Like More himself, Peter Giles is both a historical personage and a character in Utopia. Historically, he was a pupil and friend of the great Dutch humanist Erasmus, and he was appointed Chief Secretary of Antwerp in 1510; in 1515, it was Erasmus himself who introduced Giles to More. In the work, More describes Giles as a citizen of Antwerp, honest, learned, virtuous, kind-hearted, and loving. More finds Giles’s conversation both merry and pleasant, and it makes him feel less homesick to have such an entertaining new friend. Moreover, Giles introduces More to Raphael Hythloday. Although Giles doesn’t often speak in Utopia, he is important as a representative of the culture of Renaissance humanism—so highly esteemed by More— which valued the humanities, especially the revival of classical literature and rhetoric, as a means of encouraging virtue and civic ethics in society.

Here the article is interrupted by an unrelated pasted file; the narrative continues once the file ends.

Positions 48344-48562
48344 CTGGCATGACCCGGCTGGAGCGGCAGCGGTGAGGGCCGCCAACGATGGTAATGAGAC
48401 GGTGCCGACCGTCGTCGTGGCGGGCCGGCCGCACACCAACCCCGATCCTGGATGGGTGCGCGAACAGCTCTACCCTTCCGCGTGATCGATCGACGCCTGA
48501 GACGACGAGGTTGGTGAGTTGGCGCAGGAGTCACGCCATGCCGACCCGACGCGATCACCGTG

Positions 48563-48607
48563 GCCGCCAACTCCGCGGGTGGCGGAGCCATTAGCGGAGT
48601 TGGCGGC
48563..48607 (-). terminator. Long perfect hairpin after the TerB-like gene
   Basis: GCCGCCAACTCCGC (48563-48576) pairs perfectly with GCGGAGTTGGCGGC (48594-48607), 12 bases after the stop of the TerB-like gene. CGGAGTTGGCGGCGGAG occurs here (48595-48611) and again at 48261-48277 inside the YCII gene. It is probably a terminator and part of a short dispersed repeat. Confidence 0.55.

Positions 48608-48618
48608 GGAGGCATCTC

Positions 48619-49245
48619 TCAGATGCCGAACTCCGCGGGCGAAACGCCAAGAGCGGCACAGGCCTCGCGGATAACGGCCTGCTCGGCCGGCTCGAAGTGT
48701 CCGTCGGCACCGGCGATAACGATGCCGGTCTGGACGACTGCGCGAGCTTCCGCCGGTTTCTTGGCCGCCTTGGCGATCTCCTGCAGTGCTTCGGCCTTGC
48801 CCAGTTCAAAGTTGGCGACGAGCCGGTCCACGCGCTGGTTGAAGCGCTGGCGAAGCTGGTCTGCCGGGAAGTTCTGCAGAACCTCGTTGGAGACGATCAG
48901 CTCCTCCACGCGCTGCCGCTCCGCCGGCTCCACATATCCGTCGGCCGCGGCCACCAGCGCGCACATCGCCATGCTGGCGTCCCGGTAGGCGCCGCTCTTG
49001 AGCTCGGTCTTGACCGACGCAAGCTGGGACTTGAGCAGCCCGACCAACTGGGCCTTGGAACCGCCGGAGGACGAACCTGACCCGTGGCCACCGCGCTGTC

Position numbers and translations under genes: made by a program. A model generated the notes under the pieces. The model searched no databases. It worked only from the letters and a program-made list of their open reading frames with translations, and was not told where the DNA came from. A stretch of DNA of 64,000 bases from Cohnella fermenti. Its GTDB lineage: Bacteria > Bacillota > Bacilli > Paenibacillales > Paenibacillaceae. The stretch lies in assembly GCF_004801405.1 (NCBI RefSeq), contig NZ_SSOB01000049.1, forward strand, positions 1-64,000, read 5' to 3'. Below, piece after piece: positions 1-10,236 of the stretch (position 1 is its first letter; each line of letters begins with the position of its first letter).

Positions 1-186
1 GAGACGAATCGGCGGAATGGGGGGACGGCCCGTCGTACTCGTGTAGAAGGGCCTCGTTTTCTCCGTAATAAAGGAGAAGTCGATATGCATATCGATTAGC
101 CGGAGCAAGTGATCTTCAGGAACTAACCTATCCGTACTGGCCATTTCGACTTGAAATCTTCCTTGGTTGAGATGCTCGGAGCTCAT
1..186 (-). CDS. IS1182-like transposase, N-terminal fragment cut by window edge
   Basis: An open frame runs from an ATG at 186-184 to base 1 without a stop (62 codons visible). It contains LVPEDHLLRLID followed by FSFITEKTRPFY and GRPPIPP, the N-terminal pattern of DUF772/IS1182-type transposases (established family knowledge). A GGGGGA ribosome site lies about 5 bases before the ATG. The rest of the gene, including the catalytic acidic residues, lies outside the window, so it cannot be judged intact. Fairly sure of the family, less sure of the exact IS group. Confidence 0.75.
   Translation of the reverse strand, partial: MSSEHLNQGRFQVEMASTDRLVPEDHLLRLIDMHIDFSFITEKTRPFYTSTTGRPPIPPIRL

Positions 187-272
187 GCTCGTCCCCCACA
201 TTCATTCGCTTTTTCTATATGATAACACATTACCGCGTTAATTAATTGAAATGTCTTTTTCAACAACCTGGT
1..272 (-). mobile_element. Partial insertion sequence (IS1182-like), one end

The timeline below shows where the character Peter Giles appears in Utopia. The colored dots and icons indicate which themes are associated with that appearance.
While living in Antwerp, More befriends an honest, learned citizen of that city: Peter Giles. More finds Giles’s conversation both merry and pleasant, and it makes More feel less homesick... (full context)
...day, while returning to his house in Antwerp after a church service, More runs into Giles, who is speaking with an old, sunburned, long-bearded, and cloaked stranger from Portugal; this man... (full context)